Kol Nidre. The Day of Atonement. Shabbat Shabbaton. Whatever you want to call it, we’re just hours away from Yom Kippur. Such a holy day but what exactly is this special day? No time to waste, the gates are closing. Without further ado, here is an Idiot’s Guide to Yom Kippur for both the hard-core repenters and the religious newbies. Let’s jump in, leather-less feet first.
Yom Kippur is the most solemn day of the Jewish year, which really says a lot when you consider what a gloomy people we are. The gravity of the day comes from the central themes of atonement and repentance, as our fates for the upcoming year are sealed. â€œWho will live and who will die, who by fire, who by water.â€ Hey, who’s ready for some fun? I just love an uplifting message to get me into the holiday spirit.
Like all Jewish festivals, Yom Kippur begins at sundown, entering this year on Friday, October 7th. Interestingly enough, the Hebrew calendar is arranged so that Yom Kippur never falls on a Friday, Sunday, Tuesday, or Rosh Hashana.
Unlike a normal day that has four prayer services, Yom Kippur has Maariv, Shacharit, Musaf, Mincha, Neila, Donner, and Blitzen. And let’s not forget the important vidui, the public confession of sins. Don’t be bashful – none of us are perfect. â€œAshamnu bagadnu gazalnu.I unfriended my boss. And what exactly is Hamasnu anyway? Who the hell wants to admit they joined Hamas? I’m more of a Fatahnu guy myself. During the afternoon service, we read the book of Jonah whose message is clear: avoid large man-eating fish at all costs. And if you do get swallowed up, make sure your smartphone has been configured for In-Stomach Tweeting.
Among the customs on this holiest of days are the prohibition of eating, drinking, bathing, wearing perfumes or lotions, or engaging in marital relations. Taking into account the absence of perfumes and bathing, this last one can probably go without saying.
Traditionally, Yom Kippur is considered the date when Moses received the second set of ten commandments, begging the question: â€œThere was a problem with the first? I don’t know exactly what went down three thousand years ago but if there’s ever a time not to be shlepping two large stone tablets, it’s probably when you haven’t eaten in 18 hours. â€œHey, Big Man, can we take a rain check? I hear ya on the “Thou Shalt Not Murder” but if I don’t eat something soon, I am seriously gonna kill somebody.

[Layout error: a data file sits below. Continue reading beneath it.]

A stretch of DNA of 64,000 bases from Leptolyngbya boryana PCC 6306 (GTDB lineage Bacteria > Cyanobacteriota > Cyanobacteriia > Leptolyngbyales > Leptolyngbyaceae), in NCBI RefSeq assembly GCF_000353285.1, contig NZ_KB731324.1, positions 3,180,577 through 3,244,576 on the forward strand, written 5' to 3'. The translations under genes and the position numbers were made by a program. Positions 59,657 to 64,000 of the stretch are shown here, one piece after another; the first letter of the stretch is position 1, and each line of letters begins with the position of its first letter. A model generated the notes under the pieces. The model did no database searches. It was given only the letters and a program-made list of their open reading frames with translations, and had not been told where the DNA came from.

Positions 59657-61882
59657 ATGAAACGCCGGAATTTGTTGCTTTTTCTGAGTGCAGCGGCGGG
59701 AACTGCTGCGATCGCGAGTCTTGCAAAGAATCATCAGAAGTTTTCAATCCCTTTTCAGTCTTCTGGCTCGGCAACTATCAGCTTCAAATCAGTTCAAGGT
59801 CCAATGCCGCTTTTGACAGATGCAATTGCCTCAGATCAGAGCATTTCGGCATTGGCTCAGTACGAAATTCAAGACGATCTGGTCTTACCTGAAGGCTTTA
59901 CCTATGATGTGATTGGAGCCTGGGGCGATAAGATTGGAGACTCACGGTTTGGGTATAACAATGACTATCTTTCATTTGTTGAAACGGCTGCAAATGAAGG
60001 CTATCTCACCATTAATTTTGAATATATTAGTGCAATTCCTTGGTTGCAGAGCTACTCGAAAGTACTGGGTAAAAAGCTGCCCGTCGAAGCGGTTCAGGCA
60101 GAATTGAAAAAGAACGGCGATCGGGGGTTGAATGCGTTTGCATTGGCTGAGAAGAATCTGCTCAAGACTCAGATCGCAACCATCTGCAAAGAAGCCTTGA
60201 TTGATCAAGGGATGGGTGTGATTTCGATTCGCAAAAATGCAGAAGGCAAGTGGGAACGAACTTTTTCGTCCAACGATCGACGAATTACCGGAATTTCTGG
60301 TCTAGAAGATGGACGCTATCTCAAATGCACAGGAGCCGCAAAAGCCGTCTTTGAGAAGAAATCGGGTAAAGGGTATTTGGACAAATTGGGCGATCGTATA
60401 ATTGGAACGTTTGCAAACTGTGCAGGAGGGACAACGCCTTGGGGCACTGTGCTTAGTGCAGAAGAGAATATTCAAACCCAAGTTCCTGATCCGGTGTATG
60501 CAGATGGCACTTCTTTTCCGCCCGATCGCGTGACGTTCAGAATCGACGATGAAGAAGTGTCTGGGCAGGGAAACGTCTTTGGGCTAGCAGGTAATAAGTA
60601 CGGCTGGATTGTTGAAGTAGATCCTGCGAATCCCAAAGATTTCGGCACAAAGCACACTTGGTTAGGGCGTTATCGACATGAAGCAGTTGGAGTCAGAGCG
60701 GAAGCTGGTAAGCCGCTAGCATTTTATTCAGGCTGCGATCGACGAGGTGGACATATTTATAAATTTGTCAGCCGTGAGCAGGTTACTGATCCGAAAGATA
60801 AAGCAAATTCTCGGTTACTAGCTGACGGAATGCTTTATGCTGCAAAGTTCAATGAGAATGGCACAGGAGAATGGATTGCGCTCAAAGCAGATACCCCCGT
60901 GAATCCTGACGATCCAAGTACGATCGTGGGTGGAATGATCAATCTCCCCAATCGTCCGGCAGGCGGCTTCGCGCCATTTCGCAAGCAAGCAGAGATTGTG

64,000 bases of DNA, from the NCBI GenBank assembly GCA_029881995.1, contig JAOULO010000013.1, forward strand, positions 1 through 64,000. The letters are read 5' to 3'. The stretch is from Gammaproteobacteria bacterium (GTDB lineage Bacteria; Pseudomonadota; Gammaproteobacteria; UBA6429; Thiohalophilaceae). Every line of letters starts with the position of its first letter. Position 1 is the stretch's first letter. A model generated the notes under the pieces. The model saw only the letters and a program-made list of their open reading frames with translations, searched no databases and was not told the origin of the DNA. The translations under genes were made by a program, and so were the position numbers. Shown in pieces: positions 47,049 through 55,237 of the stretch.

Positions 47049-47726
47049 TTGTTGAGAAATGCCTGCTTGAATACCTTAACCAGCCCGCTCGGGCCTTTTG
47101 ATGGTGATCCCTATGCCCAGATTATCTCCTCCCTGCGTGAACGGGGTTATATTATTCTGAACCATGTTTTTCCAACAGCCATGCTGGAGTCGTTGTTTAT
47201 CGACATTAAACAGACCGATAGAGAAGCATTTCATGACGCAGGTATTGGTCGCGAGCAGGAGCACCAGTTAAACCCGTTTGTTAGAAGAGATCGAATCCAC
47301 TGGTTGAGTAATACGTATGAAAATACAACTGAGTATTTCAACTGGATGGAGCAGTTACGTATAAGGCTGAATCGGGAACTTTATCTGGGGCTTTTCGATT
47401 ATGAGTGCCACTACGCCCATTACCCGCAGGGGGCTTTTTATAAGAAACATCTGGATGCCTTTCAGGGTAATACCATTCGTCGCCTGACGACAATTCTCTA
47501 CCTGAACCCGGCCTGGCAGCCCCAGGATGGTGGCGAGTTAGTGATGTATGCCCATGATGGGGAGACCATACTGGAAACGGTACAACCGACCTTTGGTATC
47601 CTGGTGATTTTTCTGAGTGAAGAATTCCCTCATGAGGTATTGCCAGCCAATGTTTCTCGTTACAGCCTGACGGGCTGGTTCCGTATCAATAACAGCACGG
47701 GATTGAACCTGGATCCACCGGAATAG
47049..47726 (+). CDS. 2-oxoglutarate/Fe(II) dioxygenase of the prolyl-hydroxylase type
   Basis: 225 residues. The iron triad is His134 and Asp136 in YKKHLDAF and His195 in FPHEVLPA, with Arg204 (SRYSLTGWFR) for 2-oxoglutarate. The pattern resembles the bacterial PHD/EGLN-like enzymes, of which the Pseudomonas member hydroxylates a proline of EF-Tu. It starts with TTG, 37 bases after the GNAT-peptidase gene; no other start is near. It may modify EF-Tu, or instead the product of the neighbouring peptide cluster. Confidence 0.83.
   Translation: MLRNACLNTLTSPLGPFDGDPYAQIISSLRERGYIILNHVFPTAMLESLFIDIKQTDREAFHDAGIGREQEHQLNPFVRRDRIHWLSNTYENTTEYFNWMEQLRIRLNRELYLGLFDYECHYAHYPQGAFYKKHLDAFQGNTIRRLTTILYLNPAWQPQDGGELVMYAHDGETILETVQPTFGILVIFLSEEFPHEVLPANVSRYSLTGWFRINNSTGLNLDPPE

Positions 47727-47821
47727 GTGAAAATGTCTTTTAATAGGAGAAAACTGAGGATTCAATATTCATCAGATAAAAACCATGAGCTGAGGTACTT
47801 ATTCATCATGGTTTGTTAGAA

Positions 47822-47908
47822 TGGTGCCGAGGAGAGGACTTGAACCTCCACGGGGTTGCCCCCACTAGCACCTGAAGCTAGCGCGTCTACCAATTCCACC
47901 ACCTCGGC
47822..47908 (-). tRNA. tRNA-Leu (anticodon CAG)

And even if you don’t have the stamina to make it through the entire day, you won’t want to miss Neila, the final service before the proverbial â€œgates are closed. I sure don’t want to be on the outside looking in. The Neila service draws to a conclusion with the blowing of the shofar, a message that not only has the holiday ended but also that secular people can now go back to not coming to shul for one more year.
While Yom Kippur is a holy day wherever you are, if you’ve never commemorated this day in Israel, it is highly recommended. Not only will you experience a higher level of spirituality, you’ll witness a near absence of vehicles on the road which is probably wise considering that five out of five doctors recommend not operating heavy machinery while starving.
This particular day will mark 38 years since the Yom Kippur War, the surprise attack launched on Israel by its Arab neighbors. While a war is nothing to joke about, it’s worth wondering why the Arabs didn’t have the foresight to attack us on Purim. On Yom Kippur? You suck it up, summon your strength, and fight. But on Purim? With half the men dressed as women and heavily intoxicated? In high heels, I’m not fighting. Take the Golan, Mama’s feet hurt.
Jokes aside, I am proud to say that in the footsteps of American Jewish sports legend Sandy Koufax, I too will not be working this year. Please, hold the accolades. It’s the least I can do for my religion. I hope my fellow Israelis will do the same.
To all of you wherever you are, may you be inscribed and sealed in the Book of Life. Gmar chatima tova!